In another case, the Supreme Court held that the idol would be in the same position as a minor and it can certainly cultivate the land personally. It was held that in case the idol is treated to have cultivated the land, it should be personal cultivation in which a direct nexus should be established between the person who makes such a claim (Hindu idol) and the agricultural processes or activities carried on the land. It was held that all the agricultural operations, though allowed to be done through hired labor or workers must be under the direct supervision, control or management of the landlord, without any intermediary. The concept of juristic person, the Supreme Court held, has to be understood in the sense that such juristic person must cultivate the land and have direct nexus with the cultivation.
The Supreme Court also held in that case that it is the deity/idol or the Sansthan which owns and holds the properties. It is only the possession and the management which vests in the manager.
Relying on the Supreme Court’s previous judgment, the High Court held that the deity could only hold such lands in jagir, where the sevait/pujari was cultivating for such deity. They could have direct nexus with agricultural operations either themselves or through hired labor engaged by them as to claim to be khudkasht (personal cultivation) and to be protected from resumption/acquisition under the Jagirs Act of 1952.
The High Court further held that if the land was given for cultivation to a tenant, or was cultivated through a tenant, such land became khatedari of (entered a state of being occupied by) the tenant. According to the High Court, the Jagirs Act of 1952 took away all the rights of the jagirdars, including Hindu idols, as dolidar or muafidar on the land cultivated by the tenants. They ceased to have any right on such land. The sevait/pujari could not have any independent status to have claimed any right over such land cultivated by tenants. Such tenancy could also not be regarded as sub-tenant of Hindu idol to confer any right on it, the High Court held.
The High Court thus decided the issue in favor of the state and against the sevait/pujari claiming the land to be saved by the Jagirs Act of 1952. It held that the land held in jagir by Hindu idol as dolidar or muafidar cultivated by a person other than the sevait/pujari personally or by hired labor as a tenant of the deity, shall vest in the state, after the Jagirs Act of 1952. The Hindu idol, even if it is treated to be a perpetual minor, cannot continue to hold such land, the High Court explained. A tenant of such land and cultivating it, acquired the rights of khatedar (tenant/renter of agricultural land) of the state. The name of Hindu idol from such land had to be expunged from the revenue records with sevait/pujari having no right to claim the land as khatedar. Consequently, they had no right to transfer such lands, and all such transfers have to be treated as null and void in contravention of the Jagirs Act 1952, and be resumed by the state.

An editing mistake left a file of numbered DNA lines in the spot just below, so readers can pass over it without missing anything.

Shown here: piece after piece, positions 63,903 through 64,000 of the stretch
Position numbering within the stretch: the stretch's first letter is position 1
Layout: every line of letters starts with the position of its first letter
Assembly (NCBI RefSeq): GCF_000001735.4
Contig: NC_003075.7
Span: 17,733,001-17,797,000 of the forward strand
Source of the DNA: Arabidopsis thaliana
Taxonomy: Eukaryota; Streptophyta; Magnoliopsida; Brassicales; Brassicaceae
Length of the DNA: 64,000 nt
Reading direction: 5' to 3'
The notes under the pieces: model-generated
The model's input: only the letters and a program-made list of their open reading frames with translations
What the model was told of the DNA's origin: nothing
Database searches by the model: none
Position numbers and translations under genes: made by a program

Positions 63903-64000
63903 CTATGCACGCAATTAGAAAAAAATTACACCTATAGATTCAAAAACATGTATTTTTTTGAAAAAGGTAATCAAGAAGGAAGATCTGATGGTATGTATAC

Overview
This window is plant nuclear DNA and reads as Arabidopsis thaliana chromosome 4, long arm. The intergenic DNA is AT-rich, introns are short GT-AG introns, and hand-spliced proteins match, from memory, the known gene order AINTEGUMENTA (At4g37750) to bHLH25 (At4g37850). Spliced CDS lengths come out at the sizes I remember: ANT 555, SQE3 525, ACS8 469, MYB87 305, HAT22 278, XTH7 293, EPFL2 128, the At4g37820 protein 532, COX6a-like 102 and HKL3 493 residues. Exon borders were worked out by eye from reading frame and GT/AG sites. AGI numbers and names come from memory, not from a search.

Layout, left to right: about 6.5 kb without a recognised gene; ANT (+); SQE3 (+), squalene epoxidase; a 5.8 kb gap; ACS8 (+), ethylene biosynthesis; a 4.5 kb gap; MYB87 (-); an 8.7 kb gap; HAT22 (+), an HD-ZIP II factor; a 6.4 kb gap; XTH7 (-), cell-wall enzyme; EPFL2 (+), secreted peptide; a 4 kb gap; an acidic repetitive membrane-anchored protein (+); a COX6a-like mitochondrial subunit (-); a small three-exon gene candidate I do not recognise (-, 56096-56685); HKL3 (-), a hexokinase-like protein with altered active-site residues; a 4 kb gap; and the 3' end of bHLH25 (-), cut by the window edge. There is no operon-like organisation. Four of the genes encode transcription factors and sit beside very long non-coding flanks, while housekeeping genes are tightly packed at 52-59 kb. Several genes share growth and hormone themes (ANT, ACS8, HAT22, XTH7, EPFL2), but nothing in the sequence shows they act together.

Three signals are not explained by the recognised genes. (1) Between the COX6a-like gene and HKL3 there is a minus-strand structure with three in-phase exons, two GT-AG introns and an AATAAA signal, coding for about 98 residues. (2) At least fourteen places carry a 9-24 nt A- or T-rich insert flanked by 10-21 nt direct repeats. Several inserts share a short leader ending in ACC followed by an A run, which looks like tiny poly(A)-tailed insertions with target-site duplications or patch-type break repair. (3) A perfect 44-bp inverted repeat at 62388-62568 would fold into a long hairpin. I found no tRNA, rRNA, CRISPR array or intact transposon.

The High Court, citing the Hindu Minority and Guardianship Act, 1956, held that immovable property of minor cannot be sold without the permission of the court, and hence the deity lands cannot be alienated except for legal necessity, after obtaining the permission of the court.
The appellant in the Supreme Court, a pujari, told the court that that the High Court had correctly laid down the law by saying that the pujaris who were cultivating the land themselves or through hired labor would be protected as registered tenants under the Jagirs Act, 1952. The appellant’s counsel in the Supreme Court conceded that a pujari of a temple is trustee of the land vested in a temple and is not entitled to alienate the property.
The appellant, however, appears to be aggrieved with the result of the High Court’s decision, which is that all lands of deities would now vest with the Rajasthan government, which has even issued an advertisement for auction of deity lands. The appellant said this ruling affected lakhs of small temples/deities, primarily in rural areas and small villages. The likely economic loss to be suffered as a result was thus interpreted by the appellant to be an unreasonable restriction on the freedom of religion itself. The appellant has therefore challenged the High Court’s judgment in the Supreme Court mainly on the ground of infringing his right to profess and practice religion—a ground which the High Court did not consider in its judgment.
As the court is set to hear further arguments in the case on January 4 next year, it cannot help revisiting the issue of secularism, which is one of the basic features of the constitution.